Maggiano’s Little Italy – Gastric Bypass Restaurant Review – Dessert!

Comment 1 Standard

We are so full that even my sweet teeth little girls roll their eyes when the waiter comes over to ask if we want dessert.  Then the little one pipes up with “unless there’s chocolate ice cream!”

The dessert menu features a few Italian favorites, like tiramisu and spumoni; Italian spins on chocolate cake and pound cake; and the more traditional NY cheesecake.  Many of their options come with ice cream on the side, but there is absolutely not way this family is going to be able to eat two desserts unless they are bringing a crane to get us to our feet and roll us out the door.

The girls push for the chocolate zuccoto cake, which is a chocolate layer cake filled with chocolate mousse flavored with Sambuca.  Since this is one dish that doesn’t come with ice cream, I ask our waiter if he can just go ahead and box our cake to go.

We have the cake the next day, with our left over dinner, and I have to say, as light and fluffy as you think it will be because of the layers of mousse, it is a thick, dense cake with a thick chocolate frosting, and it is way too heavy for me to have more than a few bites.  Gastric bypass aside, this is a heavy duty cake, but when you factor in the gastric bypass, this could be dumping on a plate.  Take a bite to just satisfy your head hunger for the cake, but know that you aren’t missing anything by not being able to eat more than a taste.

Our second choice, which seems the least heavy of the bunch, is the spumoni.  The Maggiano’s version of this Italian ice cream combination features chocolate, pistachio, and cherry ice cream that is cold, creamy, and delicious.  There are chocolate pieces and dark sweet cherry pieces, although I would like to have seen a few more pistachios scattered in there.  Jim, who says he isn’t going to have any dessert, actually jumps at the chance when the waiter offers to bring another bowl.  Remember, this is all you want to eat.  Next time, we might start with the spumoni.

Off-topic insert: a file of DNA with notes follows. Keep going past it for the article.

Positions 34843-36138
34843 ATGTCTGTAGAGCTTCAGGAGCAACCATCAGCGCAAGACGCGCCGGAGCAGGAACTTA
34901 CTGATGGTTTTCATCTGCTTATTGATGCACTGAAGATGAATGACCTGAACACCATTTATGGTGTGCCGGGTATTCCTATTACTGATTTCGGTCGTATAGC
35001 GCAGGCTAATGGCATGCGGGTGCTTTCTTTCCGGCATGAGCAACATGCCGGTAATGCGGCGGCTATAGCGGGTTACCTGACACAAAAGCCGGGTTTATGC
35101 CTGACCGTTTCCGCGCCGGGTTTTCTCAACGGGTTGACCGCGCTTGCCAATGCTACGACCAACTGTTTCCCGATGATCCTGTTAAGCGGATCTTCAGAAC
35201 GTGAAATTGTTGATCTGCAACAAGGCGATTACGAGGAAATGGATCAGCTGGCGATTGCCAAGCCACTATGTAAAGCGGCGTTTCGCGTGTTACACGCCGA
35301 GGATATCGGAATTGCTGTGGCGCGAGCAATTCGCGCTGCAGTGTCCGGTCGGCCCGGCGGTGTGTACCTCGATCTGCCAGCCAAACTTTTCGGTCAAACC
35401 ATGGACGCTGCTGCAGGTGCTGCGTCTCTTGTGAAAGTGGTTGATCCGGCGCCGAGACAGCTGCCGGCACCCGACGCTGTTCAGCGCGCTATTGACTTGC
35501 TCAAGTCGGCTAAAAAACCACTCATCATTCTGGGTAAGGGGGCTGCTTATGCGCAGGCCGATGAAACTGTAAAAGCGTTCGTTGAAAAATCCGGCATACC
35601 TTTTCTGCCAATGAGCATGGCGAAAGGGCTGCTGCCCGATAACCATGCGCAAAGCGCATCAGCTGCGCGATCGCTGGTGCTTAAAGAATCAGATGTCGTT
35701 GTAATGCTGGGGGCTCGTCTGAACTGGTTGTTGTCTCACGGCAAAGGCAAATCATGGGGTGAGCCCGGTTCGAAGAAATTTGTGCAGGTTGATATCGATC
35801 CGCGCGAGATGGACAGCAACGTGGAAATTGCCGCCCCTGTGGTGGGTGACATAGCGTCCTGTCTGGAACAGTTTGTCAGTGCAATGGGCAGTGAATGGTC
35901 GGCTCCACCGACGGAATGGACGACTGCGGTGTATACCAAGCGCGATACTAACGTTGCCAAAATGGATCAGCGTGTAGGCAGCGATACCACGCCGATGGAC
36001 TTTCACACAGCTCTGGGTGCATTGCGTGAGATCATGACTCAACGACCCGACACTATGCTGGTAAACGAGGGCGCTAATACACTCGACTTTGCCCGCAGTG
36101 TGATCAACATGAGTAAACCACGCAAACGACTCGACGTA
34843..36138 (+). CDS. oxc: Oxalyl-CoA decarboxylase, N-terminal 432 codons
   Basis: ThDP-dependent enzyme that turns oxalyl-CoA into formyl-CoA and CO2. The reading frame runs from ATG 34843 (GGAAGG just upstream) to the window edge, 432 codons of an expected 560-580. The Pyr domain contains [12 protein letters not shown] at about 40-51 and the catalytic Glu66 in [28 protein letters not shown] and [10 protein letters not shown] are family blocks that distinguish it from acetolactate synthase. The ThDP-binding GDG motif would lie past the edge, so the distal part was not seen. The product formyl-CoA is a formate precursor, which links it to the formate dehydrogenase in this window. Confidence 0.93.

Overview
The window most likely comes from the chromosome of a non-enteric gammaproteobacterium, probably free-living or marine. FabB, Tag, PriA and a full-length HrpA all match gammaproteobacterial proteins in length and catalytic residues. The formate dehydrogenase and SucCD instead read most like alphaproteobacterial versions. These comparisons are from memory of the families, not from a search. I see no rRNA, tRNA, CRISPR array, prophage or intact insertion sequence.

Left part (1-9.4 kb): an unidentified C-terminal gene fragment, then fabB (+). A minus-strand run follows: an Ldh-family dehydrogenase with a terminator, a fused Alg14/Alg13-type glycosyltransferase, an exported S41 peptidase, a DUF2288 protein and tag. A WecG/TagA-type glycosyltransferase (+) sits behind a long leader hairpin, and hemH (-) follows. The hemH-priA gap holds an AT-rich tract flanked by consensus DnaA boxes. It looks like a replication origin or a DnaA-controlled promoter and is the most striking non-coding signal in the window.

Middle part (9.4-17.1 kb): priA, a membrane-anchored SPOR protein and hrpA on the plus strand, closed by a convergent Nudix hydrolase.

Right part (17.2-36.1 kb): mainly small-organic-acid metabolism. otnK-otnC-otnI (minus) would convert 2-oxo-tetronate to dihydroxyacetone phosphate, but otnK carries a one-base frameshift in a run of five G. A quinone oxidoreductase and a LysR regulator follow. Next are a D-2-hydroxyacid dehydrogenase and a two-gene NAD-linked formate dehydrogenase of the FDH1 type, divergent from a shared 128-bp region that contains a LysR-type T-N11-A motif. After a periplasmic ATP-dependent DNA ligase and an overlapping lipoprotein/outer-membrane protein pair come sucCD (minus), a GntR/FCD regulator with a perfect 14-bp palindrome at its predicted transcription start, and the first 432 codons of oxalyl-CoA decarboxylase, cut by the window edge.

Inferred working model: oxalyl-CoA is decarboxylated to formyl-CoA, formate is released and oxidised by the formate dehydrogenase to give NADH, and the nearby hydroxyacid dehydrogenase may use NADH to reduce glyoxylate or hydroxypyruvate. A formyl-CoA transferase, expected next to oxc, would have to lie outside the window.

I know a lot of post-ops struggle with ice cream, as many of us become lactose intolerant.  I do fine with it, and I haven’t dumped on ice cream yet.  This was a much better choice for me than the cake.

Wrap up coming up next!

Maggiano’s Little Italy – Gastric Bypass Restaurant Review – Pasta and Entrees

Leave a comment Standard

We began our main courses with two pasta dishes.  The first one was from the Chef’s Choice menu of specialty pastas.  The crab and shrimp tropheo was a hand twisted pasta with grape tomatoes and zucchini, with shrimp and crab tossed in a lemon garlic sauce.  This wasn’t my favorite dish of the evening, but heated up the next day, it was really tasty.  I can’t eat shrimp, it’s another one of those foods that gets stuck, but Jim and the kids thought they were perfectly cooked, as opposed to being cooked to a rubbery consistency.  The sauce was very light the first time around, and I thought it could have used more garlic, but after a night in the fridge, it was just perfect heated up, with a nice garlicky flavor.